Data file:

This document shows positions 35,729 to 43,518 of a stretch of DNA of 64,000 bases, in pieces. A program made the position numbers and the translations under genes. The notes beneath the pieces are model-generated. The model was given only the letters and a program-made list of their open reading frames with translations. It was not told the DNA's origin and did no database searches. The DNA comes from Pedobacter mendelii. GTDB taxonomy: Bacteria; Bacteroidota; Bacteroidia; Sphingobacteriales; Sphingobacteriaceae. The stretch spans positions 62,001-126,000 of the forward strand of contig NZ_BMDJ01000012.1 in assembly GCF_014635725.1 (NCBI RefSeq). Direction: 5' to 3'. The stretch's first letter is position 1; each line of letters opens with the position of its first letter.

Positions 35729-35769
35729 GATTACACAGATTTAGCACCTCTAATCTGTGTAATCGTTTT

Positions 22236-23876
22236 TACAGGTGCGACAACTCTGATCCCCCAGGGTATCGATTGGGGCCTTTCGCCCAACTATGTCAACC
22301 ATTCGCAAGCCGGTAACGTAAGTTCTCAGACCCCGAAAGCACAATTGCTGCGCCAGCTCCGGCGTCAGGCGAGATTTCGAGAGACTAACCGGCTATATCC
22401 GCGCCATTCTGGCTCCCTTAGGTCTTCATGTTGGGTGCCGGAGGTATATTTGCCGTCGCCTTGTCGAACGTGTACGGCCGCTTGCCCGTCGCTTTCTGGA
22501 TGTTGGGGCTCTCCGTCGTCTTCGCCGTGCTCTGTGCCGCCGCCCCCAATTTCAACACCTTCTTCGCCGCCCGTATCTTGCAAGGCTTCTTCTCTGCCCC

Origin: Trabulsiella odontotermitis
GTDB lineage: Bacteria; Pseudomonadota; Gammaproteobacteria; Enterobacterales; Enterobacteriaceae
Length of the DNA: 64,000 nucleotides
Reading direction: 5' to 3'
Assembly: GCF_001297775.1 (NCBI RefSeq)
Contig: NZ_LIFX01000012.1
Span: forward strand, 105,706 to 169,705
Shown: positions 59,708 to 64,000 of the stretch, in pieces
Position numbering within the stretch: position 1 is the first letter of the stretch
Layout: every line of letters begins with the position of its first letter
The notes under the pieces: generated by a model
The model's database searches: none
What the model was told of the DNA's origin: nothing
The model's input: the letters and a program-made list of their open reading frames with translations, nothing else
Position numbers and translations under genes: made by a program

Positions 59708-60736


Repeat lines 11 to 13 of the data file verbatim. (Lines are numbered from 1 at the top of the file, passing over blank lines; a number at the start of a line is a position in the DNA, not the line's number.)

Length of the DNA: 64,000 nucleotides
Reading direction: 5' to 3'
Assembly: GCF_001297775.1 (NCBI RefSeq)